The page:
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Petra: A biblical destination like no other

Petra

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Visit Jordan - published on 12/07/22

Named one of the most precious properties of man's heritage, Petra is mentioned in the Bible not once but twice.

Biblical and oral local traditions claim that Moses walked across Jordan from the Red Sea in the south all the way north to Mount Nebo as he wandered through the Holy Land. In fact, all of Jordan is brimming with ancient references to Moses and his brother, Aaron. Take, for example, the name of the closest city to the ancient Petra –Wadi Musa, “Moses’ Valley.”  

Wadi Musa, also known as The Guardian of Petra, is the administrative center of the Petra Department and, according to tradition, the burial place of Moses’ brother, Aaron. His tomb, local guides claim, can be found nearby, in a cliff around Mount Hor called Jabal Harun, “Aaron’s Hill.”

The town is also just a few kilometers away from the spot that tradition has identified as Moses’ well – the place where Moses struck water from the rock, Ain Musa. From this very same spring the Nabateans would draw water, through a clay aqueduct that is still very much there, all the way to Petra ­– the legendary Red Rose City, one of the most fascinating places in the world, mentioned twice in the Bible with its Hebrew name, Sela.

Petra
Originally known to its inhabitants as Raqmu, the remains of what once was the capital of the Nabatean Kingdom are now one of the most famous archaeological marvels of the ancient world.

What UNESCO said about Petra ­(namely, that it is “one of the most precious cultural properties of man’s cultural heritage”) is not an exaggeration at all. Originally known to its inhabitants as Raqmu, the remains of what once was the capital of the Nabatean Kingdom are now one of the most famous archaeological marvels of the ancient world, and home to Bedouins who have lived in nearby caves carved in the sandstone for centuries. In fact, it is known that Petra has been almost uninterruptedly inhabited from as early as 7000 BC.

Petra is located near the mountain of Jabal Al-Madbah, the mountain of the altar. This mountain was identified (somewhat controversially) by some biblical scholars (namely, Ditlef Nielsen and Arthur Samuel Peake) of the early 20th century as the biblical Mount Sinai. While these claims have been rejected by contemporary biblical studies, Petra itself is indeed mentioned in the Bible twice. In fact, Scripture explains the city was in the land of the Edomites, the descendants of Esau, Isaac’s son.

Located about 250 km south of the capital city of Jordan, Amman, Petra is halfway between the Gulf of Aqaba and the Dead Sea, at an altitude of between 800 and 1396 meters above sea level. It is reachable only on foot or horseback, after going through a long winding sandstone canyon ­– the legendary Siq.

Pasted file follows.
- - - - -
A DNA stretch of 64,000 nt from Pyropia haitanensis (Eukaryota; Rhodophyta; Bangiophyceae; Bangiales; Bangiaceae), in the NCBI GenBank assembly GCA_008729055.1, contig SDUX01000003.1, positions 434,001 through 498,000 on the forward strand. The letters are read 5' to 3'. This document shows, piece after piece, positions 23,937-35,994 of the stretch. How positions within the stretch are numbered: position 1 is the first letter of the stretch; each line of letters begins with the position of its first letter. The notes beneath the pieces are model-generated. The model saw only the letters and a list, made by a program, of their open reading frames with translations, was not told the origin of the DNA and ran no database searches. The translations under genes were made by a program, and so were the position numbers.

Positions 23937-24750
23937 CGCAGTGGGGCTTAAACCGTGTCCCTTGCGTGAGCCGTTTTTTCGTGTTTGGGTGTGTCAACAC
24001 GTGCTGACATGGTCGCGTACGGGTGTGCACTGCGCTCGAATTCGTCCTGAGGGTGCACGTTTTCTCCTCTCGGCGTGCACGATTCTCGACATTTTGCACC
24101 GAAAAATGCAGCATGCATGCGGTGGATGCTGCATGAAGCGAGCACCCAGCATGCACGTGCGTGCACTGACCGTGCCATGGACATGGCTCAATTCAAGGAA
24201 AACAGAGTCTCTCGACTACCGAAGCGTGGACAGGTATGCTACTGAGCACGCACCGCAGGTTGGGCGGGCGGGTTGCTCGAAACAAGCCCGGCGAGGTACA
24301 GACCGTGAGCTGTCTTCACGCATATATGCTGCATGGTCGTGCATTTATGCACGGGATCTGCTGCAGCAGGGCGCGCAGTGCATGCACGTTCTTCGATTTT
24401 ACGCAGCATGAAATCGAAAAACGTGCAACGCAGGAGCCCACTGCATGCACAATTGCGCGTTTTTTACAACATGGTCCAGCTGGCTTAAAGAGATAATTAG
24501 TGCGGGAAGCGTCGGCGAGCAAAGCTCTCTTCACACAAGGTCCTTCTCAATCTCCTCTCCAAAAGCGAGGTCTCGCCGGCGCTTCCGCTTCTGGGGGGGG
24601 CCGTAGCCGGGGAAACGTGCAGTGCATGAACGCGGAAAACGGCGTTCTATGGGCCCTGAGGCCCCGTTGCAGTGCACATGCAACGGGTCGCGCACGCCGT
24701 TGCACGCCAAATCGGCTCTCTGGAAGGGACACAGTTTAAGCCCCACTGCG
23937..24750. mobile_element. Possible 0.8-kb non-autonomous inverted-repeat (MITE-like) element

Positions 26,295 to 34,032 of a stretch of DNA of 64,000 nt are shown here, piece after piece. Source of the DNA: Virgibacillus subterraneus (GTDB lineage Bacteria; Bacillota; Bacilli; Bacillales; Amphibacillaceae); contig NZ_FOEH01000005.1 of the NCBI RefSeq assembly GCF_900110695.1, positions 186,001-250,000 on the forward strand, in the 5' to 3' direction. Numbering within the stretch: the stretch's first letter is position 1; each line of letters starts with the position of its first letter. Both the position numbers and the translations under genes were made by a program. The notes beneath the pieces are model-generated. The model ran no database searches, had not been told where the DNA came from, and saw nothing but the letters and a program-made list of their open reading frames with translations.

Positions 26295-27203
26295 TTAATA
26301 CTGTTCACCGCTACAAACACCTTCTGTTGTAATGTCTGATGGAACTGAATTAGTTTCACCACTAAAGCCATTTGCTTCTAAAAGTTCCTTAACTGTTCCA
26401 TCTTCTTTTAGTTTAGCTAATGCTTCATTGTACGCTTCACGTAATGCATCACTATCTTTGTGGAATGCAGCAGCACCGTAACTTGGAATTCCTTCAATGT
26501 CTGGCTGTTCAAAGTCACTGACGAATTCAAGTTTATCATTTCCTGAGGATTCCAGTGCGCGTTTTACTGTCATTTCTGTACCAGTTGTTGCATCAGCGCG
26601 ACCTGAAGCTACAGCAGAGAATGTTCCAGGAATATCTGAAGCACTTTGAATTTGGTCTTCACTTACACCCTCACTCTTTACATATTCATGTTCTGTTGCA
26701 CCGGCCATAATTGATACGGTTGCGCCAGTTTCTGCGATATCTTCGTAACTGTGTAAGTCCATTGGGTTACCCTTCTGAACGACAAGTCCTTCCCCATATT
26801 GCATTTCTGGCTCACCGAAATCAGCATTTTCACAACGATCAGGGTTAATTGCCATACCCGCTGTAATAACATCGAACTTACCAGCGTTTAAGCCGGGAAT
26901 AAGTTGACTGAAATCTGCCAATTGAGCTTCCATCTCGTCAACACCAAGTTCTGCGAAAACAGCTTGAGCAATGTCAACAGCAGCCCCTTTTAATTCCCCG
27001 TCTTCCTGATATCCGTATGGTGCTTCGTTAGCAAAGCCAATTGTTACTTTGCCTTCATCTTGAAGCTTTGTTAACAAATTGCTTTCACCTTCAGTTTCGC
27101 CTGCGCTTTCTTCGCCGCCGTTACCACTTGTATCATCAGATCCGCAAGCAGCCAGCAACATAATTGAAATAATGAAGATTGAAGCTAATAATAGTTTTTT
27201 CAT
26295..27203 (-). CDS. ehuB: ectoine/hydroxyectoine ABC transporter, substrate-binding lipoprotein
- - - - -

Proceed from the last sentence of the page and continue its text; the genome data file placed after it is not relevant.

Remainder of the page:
It should be noted, though, that the ancient Nabatean capital is not known in the biblical text as either Raqmu or Petra, but by its Hebrew name, Sela – in Isaiah 16:1, and in 2 Kings 14:7. The biblical texts read as follows:

Send lambs as tribute to the ruler of the land, from Sela, across the desert, to the mount of the Daughter of Zion.

Isaiah 16:1

He [Amaziah] was the one who defeated ten thousand Edomites in the Valley of Salt and captured Sela in battle, calling it Joktheel, the name it has to this day

2 Kings 14:7

Both names, Petra and Sela, mean “rock,” obviously referring to the fact that most of this astounding city is carved into sandstone cliffs.

web-jordan-petra-2jb2_8673-jeffrey-bruno
Petra fell to the Romans, who annexed Nabataea and renamed it Arabia Petraea, giving it the name by which the city is known today, Petra.

Archaeologists have discovered evidence of Nabataean presence in Petra dating back as early as to the second century BC. By then, Petra was already the proper capital of the Nabatean Kingdom, and one of the most important trading hubs in the regional incense trade routes. Unearthed lapis lazuli objects and fragments prove Petra already received traders from places as distant as Afghanistan. It was this trading activity that gained the Nabateans the kind of revenue that allowed them to turn Petra, in the 1st century, into the magnificent city it still is. It was then that the famous Al-Khazneh structure, which is believed to be the mausoleum of Nabataean king Aretas IV, was built. By then, the population of the city peaked at an estimated 20,000 inhabitants.

Although the Nabataean kingdom became a client state of the Roman Empire in the 1st century BC, it was only in 106 AD that it lost its independence. Petra fell to the Romans, who annexed Nabataea and renamed it as Arabia Petraea, giving it the name by which the city is known today, Petra. As sea trade routes emerged, its importance declined, even though in the Byzantine era several Christian churches were built. ­­Most of its remains can still be visited, and even some castles from the Crusader era are still standing in the neighboring cliffs. In fact, it was in one of these churches, Petra’s famous Byzantine Church, built as early as in the 2nd century, where more than 150 papyri were once found. Although the church itself was consumed by a fire in the 7th century, its remains are still impressive.

This content has been brought to you in partnership with the Jordan Tourism Board.

Visit the slideshow below to discover other fascinating biblical destinations in Jordan.

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